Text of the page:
First of all, I love sketchbooks and I work on several simultaneously. I’m not too picky, but I don’t like them wire-bound and the paper has to be off-white and not too thin. My first two sketchbooks were cheap and had a lower quality paper. This allowed me to work free of any stress. All the sketchbooks I have bought since, have good quality paper and it feels so much better to work on. The basic idea behind each of these is to use them for mere “sketches” of ideas, intended to serve for new original pieces and prints. But every one of them ends up with elaborate drawings and paintings. 

In 2013, I started a pocket-sized journal for our trips abroad. I try to sketch my observations and memories right on the spot, but sometimes I’m forced to take some pictures and complete the travelogue when at home. The biggest benefit of this journal is definitely the ability to look back at memories and adventures. There’s nothing quite like the feeling of recalling all the countries that I visited and the people I met. 

Photo courtesy of Joke Boudens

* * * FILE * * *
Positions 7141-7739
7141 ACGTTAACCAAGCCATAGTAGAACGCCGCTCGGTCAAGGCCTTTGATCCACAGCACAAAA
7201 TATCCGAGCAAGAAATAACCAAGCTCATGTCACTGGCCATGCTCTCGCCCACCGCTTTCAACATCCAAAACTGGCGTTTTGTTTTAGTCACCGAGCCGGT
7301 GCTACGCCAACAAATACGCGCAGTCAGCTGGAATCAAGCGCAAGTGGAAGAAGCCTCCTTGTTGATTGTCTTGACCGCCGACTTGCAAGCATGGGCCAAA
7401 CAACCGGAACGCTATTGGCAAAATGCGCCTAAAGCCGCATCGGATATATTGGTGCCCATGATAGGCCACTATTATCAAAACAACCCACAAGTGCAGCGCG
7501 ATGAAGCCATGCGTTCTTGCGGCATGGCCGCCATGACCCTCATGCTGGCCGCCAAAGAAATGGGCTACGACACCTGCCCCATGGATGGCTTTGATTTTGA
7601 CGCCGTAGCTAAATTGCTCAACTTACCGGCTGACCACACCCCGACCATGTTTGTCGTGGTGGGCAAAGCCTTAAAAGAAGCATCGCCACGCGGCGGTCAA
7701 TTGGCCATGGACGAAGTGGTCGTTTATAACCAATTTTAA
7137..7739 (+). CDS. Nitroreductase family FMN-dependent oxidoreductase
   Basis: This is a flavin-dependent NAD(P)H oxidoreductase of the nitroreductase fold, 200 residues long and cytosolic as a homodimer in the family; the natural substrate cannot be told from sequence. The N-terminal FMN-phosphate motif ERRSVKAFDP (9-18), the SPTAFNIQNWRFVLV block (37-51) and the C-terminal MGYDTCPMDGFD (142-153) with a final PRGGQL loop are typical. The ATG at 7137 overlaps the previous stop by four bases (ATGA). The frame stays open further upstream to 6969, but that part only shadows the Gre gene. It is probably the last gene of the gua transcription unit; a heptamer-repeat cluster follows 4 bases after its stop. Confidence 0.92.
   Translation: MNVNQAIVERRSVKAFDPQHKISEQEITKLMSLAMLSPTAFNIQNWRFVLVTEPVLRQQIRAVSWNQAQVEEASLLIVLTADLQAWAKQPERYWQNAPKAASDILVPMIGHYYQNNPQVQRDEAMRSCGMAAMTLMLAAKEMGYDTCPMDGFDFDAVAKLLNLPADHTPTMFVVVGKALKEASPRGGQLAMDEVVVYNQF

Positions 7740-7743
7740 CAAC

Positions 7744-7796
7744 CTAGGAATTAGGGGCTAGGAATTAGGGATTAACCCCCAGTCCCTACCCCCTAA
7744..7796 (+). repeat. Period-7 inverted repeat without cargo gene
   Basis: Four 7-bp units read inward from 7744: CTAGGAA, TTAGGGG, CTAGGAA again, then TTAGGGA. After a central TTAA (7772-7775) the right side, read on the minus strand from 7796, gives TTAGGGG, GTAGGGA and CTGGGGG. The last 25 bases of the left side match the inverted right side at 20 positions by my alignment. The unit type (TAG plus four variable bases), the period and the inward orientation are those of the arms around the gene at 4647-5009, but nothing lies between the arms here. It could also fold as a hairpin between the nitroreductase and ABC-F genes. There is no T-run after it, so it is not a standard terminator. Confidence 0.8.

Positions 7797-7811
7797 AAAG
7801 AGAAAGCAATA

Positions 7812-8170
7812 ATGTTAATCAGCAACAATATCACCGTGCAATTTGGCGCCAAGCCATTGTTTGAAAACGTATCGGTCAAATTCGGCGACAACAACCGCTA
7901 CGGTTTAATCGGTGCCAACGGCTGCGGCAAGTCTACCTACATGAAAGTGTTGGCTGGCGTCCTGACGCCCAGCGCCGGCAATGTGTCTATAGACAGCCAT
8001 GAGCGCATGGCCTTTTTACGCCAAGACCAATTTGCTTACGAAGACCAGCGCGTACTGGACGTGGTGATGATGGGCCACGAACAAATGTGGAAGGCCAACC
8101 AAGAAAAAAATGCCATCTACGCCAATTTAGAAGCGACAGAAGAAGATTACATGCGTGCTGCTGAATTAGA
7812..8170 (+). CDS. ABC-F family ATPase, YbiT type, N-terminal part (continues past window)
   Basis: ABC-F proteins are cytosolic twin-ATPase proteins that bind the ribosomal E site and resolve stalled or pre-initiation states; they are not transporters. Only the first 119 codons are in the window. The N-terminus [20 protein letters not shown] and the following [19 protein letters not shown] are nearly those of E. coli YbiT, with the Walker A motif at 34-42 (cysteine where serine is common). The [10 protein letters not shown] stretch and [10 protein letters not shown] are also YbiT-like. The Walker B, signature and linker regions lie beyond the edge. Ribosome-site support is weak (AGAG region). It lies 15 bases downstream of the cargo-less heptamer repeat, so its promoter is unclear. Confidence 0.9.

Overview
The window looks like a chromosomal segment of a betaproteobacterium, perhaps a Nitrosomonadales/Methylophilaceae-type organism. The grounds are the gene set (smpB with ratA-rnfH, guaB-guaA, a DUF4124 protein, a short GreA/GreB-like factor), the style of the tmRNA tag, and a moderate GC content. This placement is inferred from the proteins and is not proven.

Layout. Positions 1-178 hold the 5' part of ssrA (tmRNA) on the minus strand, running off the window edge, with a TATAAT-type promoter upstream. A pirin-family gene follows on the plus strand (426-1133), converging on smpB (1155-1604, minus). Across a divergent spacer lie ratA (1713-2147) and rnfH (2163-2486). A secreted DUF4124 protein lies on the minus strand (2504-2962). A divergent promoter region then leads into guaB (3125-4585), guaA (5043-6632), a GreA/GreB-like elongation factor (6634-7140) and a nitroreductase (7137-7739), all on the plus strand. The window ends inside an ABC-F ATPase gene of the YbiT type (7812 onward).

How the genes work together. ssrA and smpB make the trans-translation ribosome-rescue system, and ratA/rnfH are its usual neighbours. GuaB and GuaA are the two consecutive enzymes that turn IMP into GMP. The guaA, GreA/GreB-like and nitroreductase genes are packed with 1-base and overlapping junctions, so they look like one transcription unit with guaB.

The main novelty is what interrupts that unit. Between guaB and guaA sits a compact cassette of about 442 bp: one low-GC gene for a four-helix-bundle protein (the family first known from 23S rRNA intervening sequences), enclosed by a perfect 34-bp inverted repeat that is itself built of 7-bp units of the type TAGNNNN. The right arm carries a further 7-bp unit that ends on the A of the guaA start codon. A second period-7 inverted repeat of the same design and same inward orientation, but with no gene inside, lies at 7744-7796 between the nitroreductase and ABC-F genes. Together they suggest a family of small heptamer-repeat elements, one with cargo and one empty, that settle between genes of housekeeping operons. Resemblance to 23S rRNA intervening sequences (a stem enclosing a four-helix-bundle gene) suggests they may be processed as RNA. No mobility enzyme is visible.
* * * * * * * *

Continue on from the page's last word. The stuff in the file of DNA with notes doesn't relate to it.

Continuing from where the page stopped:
10) Any advice you would like to share with aspiring artists? 

Work hard, but don’t ever try to force your work to fit trends and fashions in the art or the desires of the masses.


You might remember our recent interview with Halewijn Bulckaen. At the end of his interview, without us asking him, Halewijn nominated Joke to be featured. We loved the idea so much that we decided to start a tradition of #ArtistsSupportingArtists, and now we ask every artist we feature to do a shoutout to a fellow artist. Here is Joke’s:

“I would like to nominate Inger Ohlsson, a Swedish fellow artist that I met on Instagram. She’s a nature lover, a happy soul and kindred spirit and when I discovered her work it made my day!”

To learn more about Joke’s work, visit her website and blog or her Instagram account.

Photo courtesy of Joke Boudens